Myopia Control – Time to change the way we manage shortsightedness.

Myopia Control – (shortsightedness control) relates to a change in the way eye specialists manage myopic patients – specifically myopic children with the potential to increase their myopia as they grow. The standard management so far is to prescribe spectacles and occasionally contact lenses for these young growing patients. As the patient becomes more myopic – we simply increase the prescription. Whilst this corrects their vision allowing them to function – it does nothing to influence the progressive myopic changes and increasing power of lens needed – and ultimately the increasing health risks associated with myopia in later life. 


What Causes Myopia?

  • Genetics
    • When both parents are myopic – Child has 1:2 risk of myopia
    • When one parent is myopic – Child has 1:3 risk of myopia
    • When neither parent is myopic – Child has 1:4 risk of myopia
  • Lifestyle
    • Myopia increases with prolonged near tasks – reading / device use.
    • Myopia increases with low levels of outdoor activity
    • Myopia increases with poor lighting levels.

What to look out for in  your child:

  • Distance vision becoming blurry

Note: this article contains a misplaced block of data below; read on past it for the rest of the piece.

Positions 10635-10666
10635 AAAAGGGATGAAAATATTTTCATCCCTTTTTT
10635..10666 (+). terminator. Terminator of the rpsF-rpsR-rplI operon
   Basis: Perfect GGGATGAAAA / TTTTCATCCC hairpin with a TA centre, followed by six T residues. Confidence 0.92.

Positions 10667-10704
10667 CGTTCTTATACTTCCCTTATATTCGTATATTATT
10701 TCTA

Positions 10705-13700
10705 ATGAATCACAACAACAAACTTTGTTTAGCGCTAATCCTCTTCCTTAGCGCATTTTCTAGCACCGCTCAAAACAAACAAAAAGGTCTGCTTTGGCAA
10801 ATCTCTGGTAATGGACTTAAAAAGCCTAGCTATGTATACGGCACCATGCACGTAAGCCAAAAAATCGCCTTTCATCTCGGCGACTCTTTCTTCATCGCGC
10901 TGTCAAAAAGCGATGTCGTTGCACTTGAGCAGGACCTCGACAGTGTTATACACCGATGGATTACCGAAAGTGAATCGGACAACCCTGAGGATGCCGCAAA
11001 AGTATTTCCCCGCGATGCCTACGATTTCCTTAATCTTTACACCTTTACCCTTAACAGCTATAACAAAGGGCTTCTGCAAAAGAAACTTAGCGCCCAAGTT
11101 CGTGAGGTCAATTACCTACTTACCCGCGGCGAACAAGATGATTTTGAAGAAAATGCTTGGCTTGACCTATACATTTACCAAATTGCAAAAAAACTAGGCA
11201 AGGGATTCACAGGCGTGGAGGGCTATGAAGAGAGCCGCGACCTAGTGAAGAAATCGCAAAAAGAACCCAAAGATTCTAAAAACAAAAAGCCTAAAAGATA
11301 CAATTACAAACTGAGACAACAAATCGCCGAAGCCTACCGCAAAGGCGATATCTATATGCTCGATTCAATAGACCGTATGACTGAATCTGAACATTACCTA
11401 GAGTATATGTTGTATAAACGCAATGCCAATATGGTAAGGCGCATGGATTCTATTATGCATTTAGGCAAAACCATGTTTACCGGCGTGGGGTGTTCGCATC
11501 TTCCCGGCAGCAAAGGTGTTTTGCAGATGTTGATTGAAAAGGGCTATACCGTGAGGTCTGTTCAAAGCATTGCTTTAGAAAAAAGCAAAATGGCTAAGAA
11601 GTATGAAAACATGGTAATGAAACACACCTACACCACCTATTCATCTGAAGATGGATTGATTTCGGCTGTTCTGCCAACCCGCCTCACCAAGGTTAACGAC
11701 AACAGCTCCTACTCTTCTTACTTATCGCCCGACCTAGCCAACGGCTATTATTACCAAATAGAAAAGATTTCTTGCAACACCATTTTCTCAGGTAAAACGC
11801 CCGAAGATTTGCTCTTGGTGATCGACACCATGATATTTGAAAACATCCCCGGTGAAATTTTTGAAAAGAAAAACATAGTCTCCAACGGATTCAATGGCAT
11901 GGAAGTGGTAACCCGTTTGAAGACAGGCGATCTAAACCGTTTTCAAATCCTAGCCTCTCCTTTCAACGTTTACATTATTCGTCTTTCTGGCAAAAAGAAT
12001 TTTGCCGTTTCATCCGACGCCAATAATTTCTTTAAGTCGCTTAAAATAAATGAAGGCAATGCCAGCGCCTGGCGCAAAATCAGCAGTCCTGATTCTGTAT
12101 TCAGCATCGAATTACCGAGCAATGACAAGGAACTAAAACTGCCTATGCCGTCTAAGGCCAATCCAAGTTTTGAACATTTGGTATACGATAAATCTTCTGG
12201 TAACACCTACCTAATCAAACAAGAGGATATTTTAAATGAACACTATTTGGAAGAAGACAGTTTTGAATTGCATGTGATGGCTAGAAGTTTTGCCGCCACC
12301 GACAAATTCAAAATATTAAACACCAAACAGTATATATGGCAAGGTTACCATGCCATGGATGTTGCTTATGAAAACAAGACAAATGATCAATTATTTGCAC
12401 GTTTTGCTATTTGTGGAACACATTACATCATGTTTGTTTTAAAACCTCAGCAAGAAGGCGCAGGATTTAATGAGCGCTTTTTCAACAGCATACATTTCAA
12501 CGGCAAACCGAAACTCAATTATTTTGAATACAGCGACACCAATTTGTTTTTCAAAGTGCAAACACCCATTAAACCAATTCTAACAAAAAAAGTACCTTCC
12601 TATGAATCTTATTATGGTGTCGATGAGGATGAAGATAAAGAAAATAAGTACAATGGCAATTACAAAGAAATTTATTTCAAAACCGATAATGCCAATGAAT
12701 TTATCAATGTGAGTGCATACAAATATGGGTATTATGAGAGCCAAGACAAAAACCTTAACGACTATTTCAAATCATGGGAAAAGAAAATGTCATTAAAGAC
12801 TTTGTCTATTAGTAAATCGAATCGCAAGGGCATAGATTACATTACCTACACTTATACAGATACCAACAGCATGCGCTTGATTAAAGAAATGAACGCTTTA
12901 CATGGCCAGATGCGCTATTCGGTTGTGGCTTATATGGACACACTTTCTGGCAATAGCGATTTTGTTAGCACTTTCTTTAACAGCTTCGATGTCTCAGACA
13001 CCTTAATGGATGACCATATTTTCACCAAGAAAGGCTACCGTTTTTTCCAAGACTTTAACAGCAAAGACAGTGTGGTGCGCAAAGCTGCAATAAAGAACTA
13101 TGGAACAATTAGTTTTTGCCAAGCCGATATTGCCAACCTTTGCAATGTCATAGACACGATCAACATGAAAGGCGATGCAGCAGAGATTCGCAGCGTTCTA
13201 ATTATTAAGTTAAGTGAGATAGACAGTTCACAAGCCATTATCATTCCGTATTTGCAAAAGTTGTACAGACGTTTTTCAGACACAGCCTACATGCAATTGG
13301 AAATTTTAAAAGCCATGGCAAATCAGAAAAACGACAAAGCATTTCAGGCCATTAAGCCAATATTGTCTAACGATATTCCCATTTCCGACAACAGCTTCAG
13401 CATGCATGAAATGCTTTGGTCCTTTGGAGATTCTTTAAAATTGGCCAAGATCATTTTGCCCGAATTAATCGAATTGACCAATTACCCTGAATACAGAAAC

• Moving closer to the TV
  • Poor concentration / complaints of Headaches
  • Working in poor lighting
  • Tired eyes / squinting or screwing up eyes
  • Reduced performance in schools.

Some Massive statistics

  • By 2010 1.9 billion people were myopic (30% of the planet)
  • By 2020 2.5 billion and by 2050 5 billion will be myopic (50% of the planet)
  • By 2050 1 billion people will be at increased risk of myopic eye damage including
    • Myopic macular degeneration.
    • Glaucoma.
    • Cataracts.
    • Need for spectacle correction / cost implications / career implications / sport & social implications.


  • Standard management to date – Spectacles and Contact lenses. 


Use of special spectacle lenses / special contact lenses / eye drops that have been researched to reduce the amount of myopia progression.

    • Bifocal spectacle lenses have been shown to reduce the amount of myopia progression. 
    • Varifocal spectacle lenses do no appear to be as successful
    • Ortho-K Contact Lenses – Hard contact lenses that are worn at night which alter the shape of the cornea at night and correct the myopia. During the day vision is restored to normal allowing the patient to see comfortably during the day. 
    • Daily disposable multifocal contact lenses – Misight contact lenses by Coopervision. Click on this link for more information
    • Atropine Eye Drops – 0.01% atropine drops have been shown to reduce the rate of myopic progression in children. There are currently two studies in Dublin (May 2019) which are further investigating atropine use within Ireland. 


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